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Shenzhen Performing Arts Facility




Nanshan Bureau for Projects, Shenzhen


  • General Contractor: ZOBOKI-DEMETER and Associates Architects
  • Lőrinc Strack, Zsuzsa Tompai
  • Federico Cruz Barney, Studio DAP, Paris
  • Gábor Földvári (Földvári Architect Office), András Szabó (System Steel Ltd.)
  • Mechanical Engineer: Zsolt Kálmán (Kálmán and Partners Mechanical Engineering), János Bukovics (G&B Plan Ltd.)
  • Electrical Engineer: Ferenc Rajkai
  • Landscape Architect: Zsuzsa Bogner
  • Wu Fang

Project Status


Year Completed

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Project Description


A new performing arts facility inaugurated recently in Shenzhen, China, designed by architects Gabor Zoboki and Nora Demeter of ZOBOKI-DEMETER Architects has joined the ranks of the most unique cultural venues in China. The building houses a multi-functional concert hall holding 1400 seats, a children's theatre of 350 seats, extensive public spaces, all embodied in a large complex of cultural and sports facilities in the heart of Nanshan District. The project is the result of a design process of several years, during which time the architects paid special attention to the local needs as defined by the Client, the Mayor of the District who wished to ensure that the building was planned and built from the perspective of the local community. Despite the general practice in large Asian metropolises, the concert hall works without amplification, promising to offer a new concert venue with world-class acoustics within its wooden-clad hall. Adjacent to the large concert hall a smaller theatre has been created, envisaged as a venue for smaller productions, most notably offering a facility for children, one of the most significant members of the growing cultural communities emerging in China. The complex is linked to a larger sports facility, hosting an array of athletic and sports facilities for the residents and students of Nanshan.
The complex designed by ZDA is placed on the main square in Nanshan district, and besides the performing arts facility and children’s theatre, ZDA designed the interior and facade of the museum as well as participated in the creation of the swimming pool and sports arena. An open-air theatre and a library complete the ensemble of buildings on the square.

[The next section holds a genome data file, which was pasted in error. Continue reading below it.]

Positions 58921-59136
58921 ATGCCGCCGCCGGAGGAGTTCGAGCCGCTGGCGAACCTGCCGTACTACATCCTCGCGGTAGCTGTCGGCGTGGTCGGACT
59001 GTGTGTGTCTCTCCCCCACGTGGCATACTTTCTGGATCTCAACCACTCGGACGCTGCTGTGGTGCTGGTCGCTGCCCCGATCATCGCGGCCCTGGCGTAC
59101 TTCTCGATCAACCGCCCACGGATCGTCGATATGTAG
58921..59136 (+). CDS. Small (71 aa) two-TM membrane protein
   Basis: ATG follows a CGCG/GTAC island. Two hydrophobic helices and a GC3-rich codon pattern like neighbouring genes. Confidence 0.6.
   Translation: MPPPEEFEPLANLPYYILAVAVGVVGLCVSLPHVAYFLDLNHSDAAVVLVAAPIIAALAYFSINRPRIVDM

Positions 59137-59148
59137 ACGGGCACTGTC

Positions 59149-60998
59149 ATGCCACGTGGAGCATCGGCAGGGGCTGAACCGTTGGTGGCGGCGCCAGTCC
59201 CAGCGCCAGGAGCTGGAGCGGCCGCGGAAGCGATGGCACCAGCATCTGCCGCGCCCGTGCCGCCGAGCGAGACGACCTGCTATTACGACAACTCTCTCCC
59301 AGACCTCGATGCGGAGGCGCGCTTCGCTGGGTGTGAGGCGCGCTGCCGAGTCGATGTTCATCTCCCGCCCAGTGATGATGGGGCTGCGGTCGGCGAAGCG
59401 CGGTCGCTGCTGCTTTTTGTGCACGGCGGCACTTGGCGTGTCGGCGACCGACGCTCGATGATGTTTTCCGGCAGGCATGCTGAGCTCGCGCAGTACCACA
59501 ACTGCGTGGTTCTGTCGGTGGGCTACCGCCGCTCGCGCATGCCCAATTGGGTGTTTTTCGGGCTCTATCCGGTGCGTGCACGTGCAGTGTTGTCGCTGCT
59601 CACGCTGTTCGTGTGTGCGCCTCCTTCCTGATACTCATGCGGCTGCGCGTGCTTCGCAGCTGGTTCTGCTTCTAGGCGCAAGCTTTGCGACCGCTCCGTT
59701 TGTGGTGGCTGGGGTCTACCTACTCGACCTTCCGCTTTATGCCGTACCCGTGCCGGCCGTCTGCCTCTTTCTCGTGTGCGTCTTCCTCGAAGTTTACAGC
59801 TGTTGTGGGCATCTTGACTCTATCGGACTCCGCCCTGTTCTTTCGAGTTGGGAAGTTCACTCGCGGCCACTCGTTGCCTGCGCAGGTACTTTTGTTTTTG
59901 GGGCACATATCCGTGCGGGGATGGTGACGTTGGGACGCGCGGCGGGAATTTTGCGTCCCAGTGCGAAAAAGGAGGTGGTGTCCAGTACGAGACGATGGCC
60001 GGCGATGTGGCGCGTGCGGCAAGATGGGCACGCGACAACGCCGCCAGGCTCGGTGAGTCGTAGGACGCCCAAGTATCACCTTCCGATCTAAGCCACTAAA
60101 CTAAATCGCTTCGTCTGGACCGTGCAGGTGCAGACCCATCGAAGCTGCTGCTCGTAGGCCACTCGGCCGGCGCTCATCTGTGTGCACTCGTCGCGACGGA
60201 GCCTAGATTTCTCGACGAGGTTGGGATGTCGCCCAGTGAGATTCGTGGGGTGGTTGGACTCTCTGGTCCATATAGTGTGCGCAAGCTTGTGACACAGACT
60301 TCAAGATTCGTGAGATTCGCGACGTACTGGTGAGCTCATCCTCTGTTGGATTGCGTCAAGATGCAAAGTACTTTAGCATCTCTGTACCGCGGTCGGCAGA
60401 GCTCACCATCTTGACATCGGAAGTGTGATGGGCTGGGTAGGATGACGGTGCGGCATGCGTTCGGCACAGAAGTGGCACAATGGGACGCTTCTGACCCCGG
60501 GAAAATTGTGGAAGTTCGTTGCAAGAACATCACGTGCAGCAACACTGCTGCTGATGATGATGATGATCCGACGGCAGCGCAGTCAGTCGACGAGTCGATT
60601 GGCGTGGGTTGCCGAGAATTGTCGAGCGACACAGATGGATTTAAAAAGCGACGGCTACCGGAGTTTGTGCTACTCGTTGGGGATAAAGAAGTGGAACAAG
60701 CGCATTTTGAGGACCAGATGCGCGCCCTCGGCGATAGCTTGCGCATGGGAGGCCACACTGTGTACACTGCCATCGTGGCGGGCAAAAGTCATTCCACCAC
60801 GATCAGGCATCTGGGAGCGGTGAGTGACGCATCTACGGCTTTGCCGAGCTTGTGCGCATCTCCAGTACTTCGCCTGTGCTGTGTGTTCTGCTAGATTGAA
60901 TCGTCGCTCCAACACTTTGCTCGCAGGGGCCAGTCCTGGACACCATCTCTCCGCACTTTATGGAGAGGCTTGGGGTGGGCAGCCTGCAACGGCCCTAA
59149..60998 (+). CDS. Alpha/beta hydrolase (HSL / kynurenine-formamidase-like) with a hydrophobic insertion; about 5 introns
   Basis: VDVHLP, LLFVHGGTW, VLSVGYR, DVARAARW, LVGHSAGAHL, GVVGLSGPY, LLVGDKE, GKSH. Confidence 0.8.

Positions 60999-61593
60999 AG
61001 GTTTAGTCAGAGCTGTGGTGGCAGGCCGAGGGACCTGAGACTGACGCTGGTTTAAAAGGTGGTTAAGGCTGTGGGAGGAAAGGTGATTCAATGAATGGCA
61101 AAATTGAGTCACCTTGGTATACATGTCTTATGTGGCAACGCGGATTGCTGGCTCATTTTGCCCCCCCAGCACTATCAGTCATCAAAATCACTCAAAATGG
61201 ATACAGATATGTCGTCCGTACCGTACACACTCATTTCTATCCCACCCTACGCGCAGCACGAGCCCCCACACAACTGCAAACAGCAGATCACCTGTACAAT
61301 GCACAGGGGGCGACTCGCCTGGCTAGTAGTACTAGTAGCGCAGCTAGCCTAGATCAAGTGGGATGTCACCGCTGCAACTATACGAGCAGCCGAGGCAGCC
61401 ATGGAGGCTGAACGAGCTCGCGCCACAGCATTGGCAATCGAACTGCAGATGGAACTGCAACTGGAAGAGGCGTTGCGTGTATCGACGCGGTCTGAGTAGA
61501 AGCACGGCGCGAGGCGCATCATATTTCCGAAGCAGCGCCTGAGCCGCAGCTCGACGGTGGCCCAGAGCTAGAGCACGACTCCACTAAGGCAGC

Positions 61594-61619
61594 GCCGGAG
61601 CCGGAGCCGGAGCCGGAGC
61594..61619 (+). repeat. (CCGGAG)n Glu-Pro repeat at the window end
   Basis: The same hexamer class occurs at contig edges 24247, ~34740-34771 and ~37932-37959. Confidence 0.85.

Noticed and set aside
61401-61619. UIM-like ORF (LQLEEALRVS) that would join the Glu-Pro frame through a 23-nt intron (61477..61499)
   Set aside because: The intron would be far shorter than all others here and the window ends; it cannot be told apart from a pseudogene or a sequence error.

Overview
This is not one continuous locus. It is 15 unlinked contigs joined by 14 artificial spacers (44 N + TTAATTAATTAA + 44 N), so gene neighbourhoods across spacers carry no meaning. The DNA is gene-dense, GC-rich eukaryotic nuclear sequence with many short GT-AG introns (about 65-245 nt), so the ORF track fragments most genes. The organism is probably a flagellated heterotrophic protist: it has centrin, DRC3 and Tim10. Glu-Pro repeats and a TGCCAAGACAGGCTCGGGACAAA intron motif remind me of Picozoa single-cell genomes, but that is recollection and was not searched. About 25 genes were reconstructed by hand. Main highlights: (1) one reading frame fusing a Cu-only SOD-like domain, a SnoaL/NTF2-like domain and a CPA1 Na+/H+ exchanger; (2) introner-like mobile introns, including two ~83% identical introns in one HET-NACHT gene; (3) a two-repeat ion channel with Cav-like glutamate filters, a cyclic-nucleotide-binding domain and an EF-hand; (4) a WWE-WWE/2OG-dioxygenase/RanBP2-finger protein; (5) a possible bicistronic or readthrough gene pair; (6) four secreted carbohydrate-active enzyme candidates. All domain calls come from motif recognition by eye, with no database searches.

The biggest quest for the architects was to create a public space in an industrial city of 15 million inhabitants. A space which is humane, within which both the visitors and the artists feel at home inside. To achieve this, it was crucial to create a special musical experience through an intimate atmosphere and state-of-the-art acoustic environment. The architects’ first step was to convince city officials that instead of a 3000 capacity concert hall, 1400 seats are adequate. In China, the use of amplifiers is quite usual, but as in the Palace of Arts in Budapest, within the Nanshan Cultural Centre there is no need for electronic amplification, the result of the collaboration between the architects and acoustic expert Federico Cruz Barney. The hall’s acoustic volume is appropriate for both a grandiose Beethoven symphony and a Chopin sonata, each having the best sounding environment. Another architectural and acoustic achievement of the creators is the development of an adjustable ceiling, which helps to create 7-8 different types of halls in the very same space. The dynamic waves of the balcony create a special visual experience, as prepared in thick wooden cladding. The concert hall was inaugurated by the Royal Liverpool Philharmonic Orchestra.

All levels of the Cultural Centre are connected by a large scale foyer where the space greets visitors with large blue and red walls, images of the of Chinese theatre masks. The different levels are linked with white ribbon-like walkways. The overall architectural vision of the entire building complex is characterized by the metal floating roof which hovers above the entire complex, fabricated from tens of thousands of individually made aluminium forms.

Another goal and challenge for the architects was to create a building, which is sustainable and environment-friendly, as in traditional Chinese construction these issues do not always receive adequate emphasis. An important component of the issue of sustainability is the use of sun collectors and realising that the huge amount of energy necessary to manage the climate control of such a building can be decreased substantially.

Gabor Zoboki summarized the key message of their work in Shenzhen as follows: “For many architects building in China is an opportunity to create larger than life creations. These buildings look amazing, but for us architecture is about understanding the locals and using our experiences in their best interest.”
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